June 18, 2008

Union Ankle Biters in the 49th Ward

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Chicago's Rogers Park neighborhood has hungered for years for a project that would revitalize the semi-blighted W. Morse Avenue. After years of unfulfilled promises of a Streetscape project from 49th Ward Alderman Joe Moore, the Morse Theatre has given new hope to the neighborhood. In 2006, local resident Andrew McGhee announced his intentions to perform a gut rehab on a building that once housed a movie theater, then a synagogue, and a number of small merchants' stalls.

McGhee and his financiers have faithfully preserved the terra cotta front of the building. The new venture will have a 300-seat theater, featuring mainly live jazz and blues, but will have the ability to show cinema and video on a large screen. There will also be a 90-seat restaurant and bar. Without government handouts, with no real assistance from Alderman Moore or DevCorp, this single project will do more to put Morse Avenue on the path to revitalization than anything the local power elite have done.

And there's the rub. The local power elite - the alderman and his cronies, DevCorp, some of the Special Service Area #24 members, and the usual ankle biters - resent this success. It reminds us all of their ineptitude, and of the superiority of the private sector.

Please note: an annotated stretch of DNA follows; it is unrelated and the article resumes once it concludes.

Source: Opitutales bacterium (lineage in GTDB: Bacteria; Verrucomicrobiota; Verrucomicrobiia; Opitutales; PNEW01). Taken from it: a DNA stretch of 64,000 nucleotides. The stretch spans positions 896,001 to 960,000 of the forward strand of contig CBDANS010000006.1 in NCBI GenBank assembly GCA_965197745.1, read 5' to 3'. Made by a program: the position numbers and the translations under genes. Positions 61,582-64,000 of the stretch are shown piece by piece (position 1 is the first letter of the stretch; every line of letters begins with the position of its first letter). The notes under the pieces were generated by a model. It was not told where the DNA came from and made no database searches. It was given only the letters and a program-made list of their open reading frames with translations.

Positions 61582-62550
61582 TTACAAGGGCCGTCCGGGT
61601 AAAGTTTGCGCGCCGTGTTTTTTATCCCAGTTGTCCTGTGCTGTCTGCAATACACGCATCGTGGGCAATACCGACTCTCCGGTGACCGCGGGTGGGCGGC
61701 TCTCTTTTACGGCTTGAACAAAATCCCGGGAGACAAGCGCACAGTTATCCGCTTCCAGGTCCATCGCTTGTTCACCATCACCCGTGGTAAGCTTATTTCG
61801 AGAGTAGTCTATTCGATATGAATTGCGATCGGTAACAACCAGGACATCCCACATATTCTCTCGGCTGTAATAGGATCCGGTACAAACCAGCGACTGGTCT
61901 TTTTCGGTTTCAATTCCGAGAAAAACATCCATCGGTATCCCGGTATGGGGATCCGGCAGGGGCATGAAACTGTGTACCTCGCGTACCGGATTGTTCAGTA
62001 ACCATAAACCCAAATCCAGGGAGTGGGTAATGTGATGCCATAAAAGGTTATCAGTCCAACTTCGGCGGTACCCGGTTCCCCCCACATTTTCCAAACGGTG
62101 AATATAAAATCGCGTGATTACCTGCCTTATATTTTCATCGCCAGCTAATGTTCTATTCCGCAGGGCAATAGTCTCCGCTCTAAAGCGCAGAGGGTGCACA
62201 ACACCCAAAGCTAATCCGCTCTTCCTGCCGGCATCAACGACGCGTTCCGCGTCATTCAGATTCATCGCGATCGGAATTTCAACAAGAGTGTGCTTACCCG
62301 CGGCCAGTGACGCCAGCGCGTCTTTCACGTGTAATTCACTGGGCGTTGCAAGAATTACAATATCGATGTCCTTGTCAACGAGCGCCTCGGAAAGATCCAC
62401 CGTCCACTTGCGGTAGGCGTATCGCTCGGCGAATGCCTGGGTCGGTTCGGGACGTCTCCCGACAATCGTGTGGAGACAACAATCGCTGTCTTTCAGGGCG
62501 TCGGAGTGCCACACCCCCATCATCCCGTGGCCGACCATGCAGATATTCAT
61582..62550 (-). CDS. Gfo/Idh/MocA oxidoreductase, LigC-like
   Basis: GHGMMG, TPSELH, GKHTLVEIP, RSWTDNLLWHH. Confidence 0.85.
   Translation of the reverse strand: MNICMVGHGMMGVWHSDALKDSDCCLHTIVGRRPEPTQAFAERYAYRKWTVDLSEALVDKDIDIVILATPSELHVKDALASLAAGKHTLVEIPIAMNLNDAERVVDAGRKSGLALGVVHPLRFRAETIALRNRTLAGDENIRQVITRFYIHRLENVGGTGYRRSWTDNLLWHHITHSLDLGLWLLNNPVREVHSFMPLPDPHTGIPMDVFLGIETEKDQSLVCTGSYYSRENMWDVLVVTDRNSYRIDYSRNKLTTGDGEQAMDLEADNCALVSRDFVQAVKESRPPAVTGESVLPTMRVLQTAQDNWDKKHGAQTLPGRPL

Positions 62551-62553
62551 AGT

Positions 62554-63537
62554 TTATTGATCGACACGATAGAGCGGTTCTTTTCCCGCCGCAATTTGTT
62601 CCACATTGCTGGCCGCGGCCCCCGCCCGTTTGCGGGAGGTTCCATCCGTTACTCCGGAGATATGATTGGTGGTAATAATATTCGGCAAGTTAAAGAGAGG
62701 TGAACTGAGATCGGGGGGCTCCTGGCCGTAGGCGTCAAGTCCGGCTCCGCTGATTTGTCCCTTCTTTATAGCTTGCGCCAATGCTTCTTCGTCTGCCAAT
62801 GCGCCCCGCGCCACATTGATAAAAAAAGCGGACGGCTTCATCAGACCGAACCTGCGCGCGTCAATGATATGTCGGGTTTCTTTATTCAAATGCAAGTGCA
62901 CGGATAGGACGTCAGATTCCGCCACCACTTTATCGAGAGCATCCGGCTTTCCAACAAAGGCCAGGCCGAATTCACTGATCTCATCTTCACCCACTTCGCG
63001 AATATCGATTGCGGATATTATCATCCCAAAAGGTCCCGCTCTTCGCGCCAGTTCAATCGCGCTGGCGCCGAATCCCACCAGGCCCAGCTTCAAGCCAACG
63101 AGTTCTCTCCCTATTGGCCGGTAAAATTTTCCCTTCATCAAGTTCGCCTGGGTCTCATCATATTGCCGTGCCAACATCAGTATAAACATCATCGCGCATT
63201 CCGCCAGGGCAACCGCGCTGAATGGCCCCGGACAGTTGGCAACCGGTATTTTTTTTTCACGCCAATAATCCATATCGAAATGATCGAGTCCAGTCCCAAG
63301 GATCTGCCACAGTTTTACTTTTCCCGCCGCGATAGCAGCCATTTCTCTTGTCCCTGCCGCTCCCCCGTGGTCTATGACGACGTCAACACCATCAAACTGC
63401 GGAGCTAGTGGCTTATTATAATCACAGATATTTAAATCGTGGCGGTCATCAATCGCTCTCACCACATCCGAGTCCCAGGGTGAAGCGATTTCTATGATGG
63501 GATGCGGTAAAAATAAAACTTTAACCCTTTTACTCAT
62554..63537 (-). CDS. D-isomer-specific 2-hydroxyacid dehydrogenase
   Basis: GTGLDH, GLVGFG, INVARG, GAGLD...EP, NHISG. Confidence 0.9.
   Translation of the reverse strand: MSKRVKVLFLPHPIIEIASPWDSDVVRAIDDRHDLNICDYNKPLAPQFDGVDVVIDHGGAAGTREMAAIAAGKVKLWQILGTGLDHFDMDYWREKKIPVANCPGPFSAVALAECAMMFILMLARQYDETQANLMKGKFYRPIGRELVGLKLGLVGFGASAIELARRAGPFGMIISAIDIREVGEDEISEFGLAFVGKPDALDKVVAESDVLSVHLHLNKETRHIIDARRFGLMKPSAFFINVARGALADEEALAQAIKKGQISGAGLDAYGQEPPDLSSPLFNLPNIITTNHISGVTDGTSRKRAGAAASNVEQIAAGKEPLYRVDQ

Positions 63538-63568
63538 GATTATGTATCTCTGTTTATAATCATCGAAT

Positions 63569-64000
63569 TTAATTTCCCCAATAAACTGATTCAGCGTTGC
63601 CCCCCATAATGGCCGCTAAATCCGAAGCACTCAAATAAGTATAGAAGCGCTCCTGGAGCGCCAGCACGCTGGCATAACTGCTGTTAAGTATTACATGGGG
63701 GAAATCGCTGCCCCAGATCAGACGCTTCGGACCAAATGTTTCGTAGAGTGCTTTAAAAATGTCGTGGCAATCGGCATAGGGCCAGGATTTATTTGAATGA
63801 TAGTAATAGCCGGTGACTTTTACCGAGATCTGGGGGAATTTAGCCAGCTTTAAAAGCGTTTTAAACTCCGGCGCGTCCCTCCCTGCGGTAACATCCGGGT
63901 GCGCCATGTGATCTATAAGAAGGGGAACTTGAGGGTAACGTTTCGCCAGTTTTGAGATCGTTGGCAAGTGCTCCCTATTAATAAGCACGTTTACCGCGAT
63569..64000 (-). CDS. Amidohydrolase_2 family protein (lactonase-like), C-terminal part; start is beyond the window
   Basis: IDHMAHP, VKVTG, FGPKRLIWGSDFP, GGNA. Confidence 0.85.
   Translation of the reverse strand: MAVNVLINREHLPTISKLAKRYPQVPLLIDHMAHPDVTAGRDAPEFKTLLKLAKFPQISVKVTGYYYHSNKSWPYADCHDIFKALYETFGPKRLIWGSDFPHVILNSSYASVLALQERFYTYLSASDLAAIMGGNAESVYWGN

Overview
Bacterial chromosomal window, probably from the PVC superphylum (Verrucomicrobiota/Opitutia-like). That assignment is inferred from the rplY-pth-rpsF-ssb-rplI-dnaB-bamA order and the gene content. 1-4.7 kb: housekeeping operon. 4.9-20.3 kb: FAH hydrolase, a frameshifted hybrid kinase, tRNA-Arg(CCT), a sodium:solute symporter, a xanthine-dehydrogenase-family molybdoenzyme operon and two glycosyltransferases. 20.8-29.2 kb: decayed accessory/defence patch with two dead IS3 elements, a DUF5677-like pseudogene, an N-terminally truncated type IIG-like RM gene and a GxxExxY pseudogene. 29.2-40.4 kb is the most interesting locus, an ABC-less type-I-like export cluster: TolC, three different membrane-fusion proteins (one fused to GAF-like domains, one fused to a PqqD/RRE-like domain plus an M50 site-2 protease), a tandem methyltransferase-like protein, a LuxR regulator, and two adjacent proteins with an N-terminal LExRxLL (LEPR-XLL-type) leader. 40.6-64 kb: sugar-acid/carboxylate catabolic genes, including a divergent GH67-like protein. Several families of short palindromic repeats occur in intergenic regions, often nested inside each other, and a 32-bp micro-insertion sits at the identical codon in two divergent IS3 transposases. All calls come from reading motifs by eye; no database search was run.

Joe Moore would be nowhere if not for heavy union support over the past 17 years. Today, with the magnificent Morse Theatre project about to open in a matter of weeks, there are those amongst Moore's power base that are so beside themselves that they instinctively turn to old and tired methods of harassment and character assassination. Carpenters Local Union No. 58 is one example of the ankle biters, and they are currently handing out flyers in front of the Morse Theatre project during the morning rush hour. Let's examine the text of the flyer with my notes in red italics:


The Morse Theatre project, 1328 W. Morse Ave.

If you're going to picket something, know the correct spelling of it. It's "Theatre," not "Theater."

Invoking the names of past Folkies doesn't make it right.

No, it doesn't, but after saying that the flyer immediately invokes the names of past folkies [folk singers]. The author assumes that everyone knows what a "folkie" is, who the "Folkies" are, and what their significance is.

Pete Seeger and Woody Guthrie dedicated their lives to organizing workers to ensure that hardworking people laboring for the bosses were treated fairly and benefited from their labor. They sang and fought to make this dream a reality. Today, as in the past the bosses get fat off of the sweat of the worker and Pete and Woody's work continues.

That was true back in the days of Pete and Woody. But, according to a
Congressional Research Service paper, "Union membership in the United States has declined significantly in recent decades. The number of union members peaked in 1979 at an estimated 21.0 million. In 2003, an estimated 15.8 million workers were union members. As a percent of employed workers, union membership peaked in 1954 at 28.3%. In 2003, 11.5% of employed workers were union members."